Leaders of provider organizations have good reason to be cynical toward the “next big thing” in health care. Most transformational trends fail to materialize as predicted by the pundits, and the occasional changes that do occur take much longer than expected. However, as a health futurist and medical economist, I am among those who foresee a significant shift from fee-for-service reimbursement to bundled payments over the next five years. The trend is perceptible and accelerating. Providers should get serious about taking action, sooner rather than later, to promote the growth of bundled payment.
Still in its early stages, the shift toward bundled payment is not yet a universal phenomenon. The counterbalancing decline of fee-for-service reimbursement is occurring in different ways at different paces in different areas. How the transformation ultimately occurs in any given marketplace can still be influenced in a good way by executives who embrace it as an opportunity to improve performance. Conversely, efforts to preserve fee-for-service reimbursement for the long run are counterproductive because the pressures to replace it are powerful.
Indeed, the need to move away from volume-based payment is a rare area of general agreement between Republicans and Democrats in an era of relatively low economic growth. Regardless of how much Obamacare is weakened as a result of upcoming elections and Supreme Court decisions, it’s almost impossible for me to imagine any change in Congress that would increase appropriations for medical expenditures in the foreseeable future. Bundled payment is not the only way Congress can constrain spending on health care, but it is the one most likely to survive battles over budgets and regulations. (We must not forget that the House and Senate control the purse strings; presidential candidates’ health proposals are just proposals.)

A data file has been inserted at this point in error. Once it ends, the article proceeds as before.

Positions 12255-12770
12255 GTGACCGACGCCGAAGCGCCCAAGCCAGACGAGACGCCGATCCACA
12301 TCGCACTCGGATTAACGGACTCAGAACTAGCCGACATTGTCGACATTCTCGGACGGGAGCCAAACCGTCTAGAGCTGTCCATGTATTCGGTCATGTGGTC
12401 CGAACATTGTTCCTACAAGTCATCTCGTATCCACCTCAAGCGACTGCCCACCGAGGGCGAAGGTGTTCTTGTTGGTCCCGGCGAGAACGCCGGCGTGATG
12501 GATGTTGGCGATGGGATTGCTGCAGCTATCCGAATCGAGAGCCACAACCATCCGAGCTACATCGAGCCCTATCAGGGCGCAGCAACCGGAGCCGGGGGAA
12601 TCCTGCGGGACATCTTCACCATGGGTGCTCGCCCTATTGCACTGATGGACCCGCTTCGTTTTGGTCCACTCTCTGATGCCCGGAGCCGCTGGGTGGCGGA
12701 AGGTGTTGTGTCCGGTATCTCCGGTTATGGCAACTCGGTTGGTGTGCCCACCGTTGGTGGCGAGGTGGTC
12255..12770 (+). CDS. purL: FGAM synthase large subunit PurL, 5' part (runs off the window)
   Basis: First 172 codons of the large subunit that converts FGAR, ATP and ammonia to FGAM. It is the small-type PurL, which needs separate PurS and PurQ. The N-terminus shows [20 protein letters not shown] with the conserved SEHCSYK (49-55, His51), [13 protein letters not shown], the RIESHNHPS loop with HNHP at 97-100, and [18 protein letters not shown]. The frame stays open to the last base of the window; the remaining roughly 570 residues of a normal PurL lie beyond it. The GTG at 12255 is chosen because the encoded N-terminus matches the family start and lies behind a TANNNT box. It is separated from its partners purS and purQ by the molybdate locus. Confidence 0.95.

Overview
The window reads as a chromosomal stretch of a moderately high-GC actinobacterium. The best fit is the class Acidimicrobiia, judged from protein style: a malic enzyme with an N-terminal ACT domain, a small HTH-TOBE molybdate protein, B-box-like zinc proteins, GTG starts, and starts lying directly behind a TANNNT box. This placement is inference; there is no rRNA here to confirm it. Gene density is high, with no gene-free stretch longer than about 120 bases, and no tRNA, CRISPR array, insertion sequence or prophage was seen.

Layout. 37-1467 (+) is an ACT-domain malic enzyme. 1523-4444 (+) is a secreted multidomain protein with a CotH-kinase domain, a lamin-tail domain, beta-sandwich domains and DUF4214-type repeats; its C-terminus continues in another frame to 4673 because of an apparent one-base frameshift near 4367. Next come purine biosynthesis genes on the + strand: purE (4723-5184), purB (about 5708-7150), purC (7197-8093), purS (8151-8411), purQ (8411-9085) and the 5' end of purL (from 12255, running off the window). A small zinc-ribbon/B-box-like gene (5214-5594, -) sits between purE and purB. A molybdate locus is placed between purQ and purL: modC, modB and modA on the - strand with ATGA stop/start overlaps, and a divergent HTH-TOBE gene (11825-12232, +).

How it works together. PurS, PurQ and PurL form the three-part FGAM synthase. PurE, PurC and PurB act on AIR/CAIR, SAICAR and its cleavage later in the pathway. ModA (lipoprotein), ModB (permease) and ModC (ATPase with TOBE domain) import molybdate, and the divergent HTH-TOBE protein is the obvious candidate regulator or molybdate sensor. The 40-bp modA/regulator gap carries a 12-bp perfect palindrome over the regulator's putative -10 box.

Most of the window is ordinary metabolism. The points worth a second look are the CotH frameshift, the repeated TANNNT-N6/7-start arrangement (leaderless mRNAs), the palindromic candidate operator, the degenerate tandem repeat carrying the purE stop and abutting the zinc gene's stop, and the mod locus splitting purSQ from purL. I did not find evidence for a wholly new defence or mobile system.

Bipartisan pressure to create an alternative to fee-for-service reimbursement is based on a consensus that our traditional payment mechanism is a major cause of unnecessary spending. The back-office structure that supports itemized billing costs hundreds of billions of dollars that could instead be spent on patient care, and an incredible amount of time is wasted because the process is so illogical and error-prone.
In addition, everyone knows that charged fees do not reflect actual costs. Given potential public policy responses to this glaring discrepancy, provider initiatives to bundle payments are relatively attractive as a defensive strategy. A government-driven alternative, such as tying reimbursement to costs as defined by regulators, would be a bureaucratic nightmare by comparison.
The movement away from traditional reimbursement is also gaining strength because fee-for-service’s economic incentives work to increase volume at a time when cost-effectiveness studies consistently demonstrate that we would be healthier with less care. Health systems need to align with the medical specialty associations that are working to eliminate medically unnecessary and unproductive care. Joining this movement will become essential to financial survival as consumers increasingly refuse to pay for services that do not make them healthier. (We are not far from the day when delivering services known to be ineffective, even if delivered safely, will be considered malpractice.)
However, before taking necessary steps away from fee-for-service, we need to ask a fundamental question: what is bundled payment? There is no clear and consistent answer. Writers and speakers on the topic define it in many different ways. To add to the confusion, bundled payment is commonly used as a synonym for two worthy but different concepts, population health and value-based reimbursement. To update a comment made in the 1990s when managed care was touted as the next big thing, “If you’ve seen one bundled payment system, you’ve seen one bundled payment system.”